Clarithromycin, the macrolide antibiotic commonly prescribed to treat respiratory tract infections, carries an increased short-term risk of myocardial infarction, arrhythmia and cardiac death and should be prescribed “with caution” to patients already at high cardiovascular risk, according to research published in The
on 14 January 2016.
The researchers, led by Ian Wong, head of the research department of practice and policy at UCL School of Pharmacy, London, based their findings on an analysis of more than 320,000 patients in Hong Kong. They did not find any long-term cardiovascular risk associated with the drug.
The researchers analysed cardiovascular outcomes in the Hong Kong population of adults aged 18 years or over between 2005 and 2009 who were prescribed clarithromycin (108,988 patients) or the antibiotic amoxicillin (217,793 patients). The primary outcome they were looking for was myocardial infarction but they also recorded all cardiac or non-cardiac mortality, arrhythmia and stroke.
“No long-term cardiovascular risk was associated with clarithromycin but there was a suggestion of an increased short-term risk of myocardial infarction, arrhythmia and cardiac death associated with current use of clarithromycin among the Hong Kong population,” the researchers say. “Given the acute risk, clarithromycin should be prescribed with caution, especially to patients with a high baseline cardiovascular risk.”
To examine the associations of interest, the authors used three separate study designs — retrospective cohort analysis (with amoxicillin as control), self-controlled case series and case crossover analysis.
Compared with amoxicillin use, use of clarithromycin was associated with an increased risk of myocardial infarction, arrhythmia and cardiac mortality 14 days after the start of antibiotic treatment (propensity score adjusted rate ratio for myocardial infarction was 3.66; 95% confidence interval 2.82–4.76). Rate ratios for the secondary outcomes increased significantly with current use of clarithromycin versus amoxicillin, except for stroke.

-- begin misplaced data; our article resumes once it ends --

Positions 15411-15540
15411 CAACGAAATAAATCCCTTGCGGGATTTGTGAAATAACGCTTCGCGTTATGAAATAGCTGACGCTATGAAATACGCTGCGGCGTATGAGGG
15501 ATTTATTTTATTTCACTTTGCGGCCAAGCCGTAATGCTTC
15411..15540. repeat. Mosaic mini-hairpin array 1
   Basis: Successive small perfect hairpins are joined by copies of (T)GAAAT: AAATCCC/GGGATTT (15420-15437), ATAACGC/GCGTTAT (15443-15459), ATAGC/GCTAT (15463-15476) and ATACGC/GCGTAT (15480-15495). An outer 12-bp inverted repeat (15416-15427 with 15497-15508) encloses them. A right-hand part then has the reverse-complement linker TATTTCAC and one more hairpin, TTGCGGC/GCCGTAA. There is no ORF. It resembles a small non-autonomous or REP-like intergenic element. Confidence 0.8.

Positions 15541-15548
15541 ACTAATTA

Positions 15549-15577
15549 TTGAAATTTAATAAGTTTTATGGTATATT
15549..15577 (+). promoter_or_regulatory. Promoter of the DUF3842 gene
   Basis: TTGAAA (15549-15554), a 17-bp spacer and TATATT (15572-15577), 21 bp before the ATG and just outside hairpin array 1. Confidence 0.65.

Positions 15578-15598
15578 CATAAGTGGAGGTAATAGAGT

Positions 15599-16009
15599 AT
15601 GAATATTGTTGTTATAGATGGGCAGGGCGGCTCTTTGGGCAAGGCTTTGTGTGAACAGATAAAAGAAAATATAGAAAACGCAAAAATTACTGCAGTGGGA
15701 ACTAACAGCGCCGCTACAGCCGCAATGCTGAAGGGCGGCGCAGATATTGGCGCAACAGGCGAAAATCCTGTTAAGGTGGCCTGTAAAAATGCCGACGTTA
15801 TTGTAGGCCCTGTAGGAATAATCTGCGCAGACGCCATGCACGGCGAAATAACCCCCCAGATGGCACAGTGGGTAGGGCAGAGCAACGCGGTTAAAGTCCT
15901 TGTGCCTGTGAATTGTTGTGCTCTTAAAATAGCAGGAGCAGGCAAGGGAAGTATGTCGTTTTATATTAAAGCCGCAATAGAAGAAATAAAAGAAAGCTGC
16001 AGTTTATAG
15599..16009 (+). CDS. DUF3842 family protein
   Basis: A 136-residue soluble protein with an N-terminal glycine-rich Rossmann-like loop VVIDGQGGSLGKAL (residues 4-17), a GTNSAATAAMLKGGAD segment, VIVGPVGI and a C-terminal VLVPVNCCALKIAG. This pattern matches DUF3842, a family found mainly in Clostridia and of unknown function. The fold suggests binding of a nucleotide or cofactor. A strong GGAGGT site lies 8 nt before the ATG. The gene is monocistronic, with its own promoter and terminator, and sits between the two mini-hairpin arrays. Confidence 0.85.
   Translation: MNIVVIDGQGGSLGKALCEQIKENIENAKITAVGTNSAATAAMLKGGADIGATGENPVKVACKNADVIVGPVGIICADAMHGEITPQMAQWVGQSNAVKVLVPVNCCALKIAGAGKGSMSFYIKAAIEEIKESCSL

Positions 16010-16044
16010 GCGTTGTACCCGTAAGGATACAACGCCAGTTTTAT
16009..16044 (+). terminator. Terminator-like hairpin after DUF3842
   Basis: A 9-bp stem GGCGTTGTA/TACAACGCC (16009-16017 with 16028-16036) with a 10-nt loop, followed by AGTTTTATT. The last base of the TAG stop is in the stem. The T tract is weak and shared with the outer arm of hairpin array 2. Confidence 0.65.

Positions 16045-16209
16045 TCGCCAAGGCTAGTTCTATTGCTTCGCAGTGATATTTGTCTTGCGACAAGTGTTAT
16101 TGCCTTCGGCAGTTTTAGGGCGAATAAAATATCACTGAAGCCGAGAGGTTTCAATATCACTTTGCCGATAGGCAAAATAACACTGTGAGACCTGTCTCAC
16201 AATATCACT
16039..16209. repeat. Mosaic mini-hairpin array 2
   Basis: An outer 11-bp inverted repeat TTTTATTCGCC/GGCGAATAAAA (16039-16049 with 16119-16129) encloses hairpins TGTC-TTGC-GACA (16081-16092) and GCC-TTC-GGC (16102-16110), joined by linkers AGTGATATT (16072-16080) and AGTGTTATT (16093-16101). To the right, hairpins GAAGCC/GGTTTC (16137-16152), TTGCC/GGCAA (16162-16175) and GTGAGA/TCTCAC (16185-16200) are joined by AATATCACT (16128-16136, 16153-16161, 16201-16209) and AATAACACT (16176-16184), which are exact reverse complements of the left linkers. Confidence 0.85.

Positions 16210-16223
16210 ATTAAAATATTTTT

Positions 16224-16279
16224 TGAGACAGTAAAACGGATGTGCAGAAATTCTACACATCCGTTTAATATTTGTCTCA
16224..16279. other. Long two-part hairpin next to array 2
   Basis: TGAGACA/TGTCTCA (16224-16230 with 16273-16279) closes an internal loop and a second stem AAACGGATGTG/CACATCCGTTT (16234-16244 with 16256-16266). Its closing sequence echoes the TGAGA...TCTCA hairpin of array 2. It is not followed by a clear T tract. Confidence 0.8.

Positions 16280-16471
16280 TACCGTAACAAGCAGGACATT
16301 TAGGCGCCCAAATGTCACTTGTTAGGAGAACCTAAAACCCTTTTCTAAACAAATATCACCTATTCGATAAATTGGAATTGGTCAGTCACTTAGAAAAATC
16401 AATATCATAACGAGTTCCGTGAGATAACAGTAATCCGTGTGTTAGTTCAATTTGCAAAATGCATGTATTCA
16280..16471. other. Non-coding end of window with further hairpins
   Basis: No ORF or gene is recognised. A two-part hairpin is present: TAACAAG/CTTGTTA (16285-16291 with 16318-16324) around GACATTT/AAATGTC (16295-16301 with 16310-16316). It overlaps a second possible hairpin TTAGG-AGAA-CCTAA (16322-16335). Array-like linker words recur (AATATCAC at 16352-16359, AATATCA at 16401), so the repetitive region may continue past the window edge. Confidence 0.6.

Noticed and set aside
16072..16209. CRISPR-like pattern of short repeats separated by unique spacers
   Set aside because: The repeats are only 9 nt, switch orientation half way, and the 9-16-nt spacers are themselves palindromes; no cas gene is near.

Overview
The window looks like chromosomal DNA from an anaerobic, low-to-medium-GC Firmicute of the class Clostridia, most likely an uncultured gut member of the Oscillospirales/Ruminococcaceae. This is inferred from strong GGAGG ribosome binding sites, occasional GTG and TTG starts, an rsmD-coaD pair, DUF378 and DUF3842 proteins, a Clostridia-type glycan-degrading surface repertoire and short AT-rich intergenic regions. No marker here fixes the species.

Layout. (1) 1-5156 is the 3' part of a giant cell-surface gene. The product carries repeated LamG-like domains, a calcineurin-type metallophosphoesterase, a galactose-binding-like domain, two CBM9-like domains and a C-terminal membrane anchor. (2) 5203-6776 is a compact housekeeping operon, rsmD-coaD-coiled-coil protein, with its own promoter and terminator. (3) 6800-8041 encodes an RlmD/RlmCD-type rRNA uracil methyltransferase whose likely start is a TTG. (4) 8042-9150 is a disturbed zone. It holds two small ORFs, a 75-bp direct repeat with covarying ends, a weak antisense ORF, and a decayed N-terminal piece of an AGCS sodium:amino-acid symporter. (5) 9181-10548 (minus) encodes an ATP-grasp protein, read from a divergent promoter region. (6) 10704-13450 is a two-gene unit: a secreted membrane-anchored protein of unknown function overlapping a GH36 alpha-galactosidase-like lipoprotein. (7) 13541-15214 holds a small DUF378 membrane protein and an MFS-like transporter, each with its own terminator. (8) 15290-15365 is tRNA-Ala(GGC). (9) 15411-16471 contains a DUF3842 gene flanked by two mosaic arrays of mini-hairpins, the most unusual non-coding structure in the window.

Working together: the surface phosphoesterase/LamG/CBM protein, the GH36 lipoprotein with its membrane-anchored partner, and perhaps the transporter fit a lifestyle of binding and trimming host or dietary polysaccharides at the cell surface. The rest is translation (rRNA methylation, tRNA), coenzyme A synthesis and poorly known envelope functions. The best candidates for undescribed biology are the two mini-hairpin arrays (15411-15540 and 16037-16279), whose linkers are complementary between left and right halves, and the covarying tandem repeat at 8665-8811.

The authors of an accompanying editorial
— Geetha Iyer and G Caleb Alexander, epidemiologists at Johns Hopkins Bloomberg School of Public Health in Baltimore, Maryland — say that the “strength and consistency of the associations” found in the different study designs are “persuasive and consistent with most of the literature reporting the cardiovascular risks associated with this class of antibiotic”.
But Iyer and Alexander remind clinicians and patients to remember “fundamental concepts of treatment” while trying to make sense of this new evidence.
“All drugs have risks, most drugs have serious risks, and given that as many as a quarter to half of all antibiotics prescribed are not clinically indicated, the opportunities to use these products more judiciously without compromising quality of care are manifold. Clinicians and patients should consider these potentially serious adverse events when prescribing macrolides, especially to those at highest baseline risk,” they add.
Nicola Berns, deputy chief pharmacist and governance and clinical lead at the Queen Elizabeth Hospital King’s Lynn NHS Foundation Trust in Norfolk, echoes these views, pointing out that all prescribing decisions are made on the basis of the relative risks and benefits of treatment.
“Clarithromycin remains an option for the treatment of lower severity community acquired pneumonia (CAP) in patients who are hypersensitive to penicillins and the preferred macrolide choice in combination with amoxicillin or penicillin V for hospitalised patients with moderate to severe CAP,” she says. “Clarithromycin should remain the treatment of choice in these circumstances, but we need to be aware of evidence of the possibility of increased cardiovascular risk.”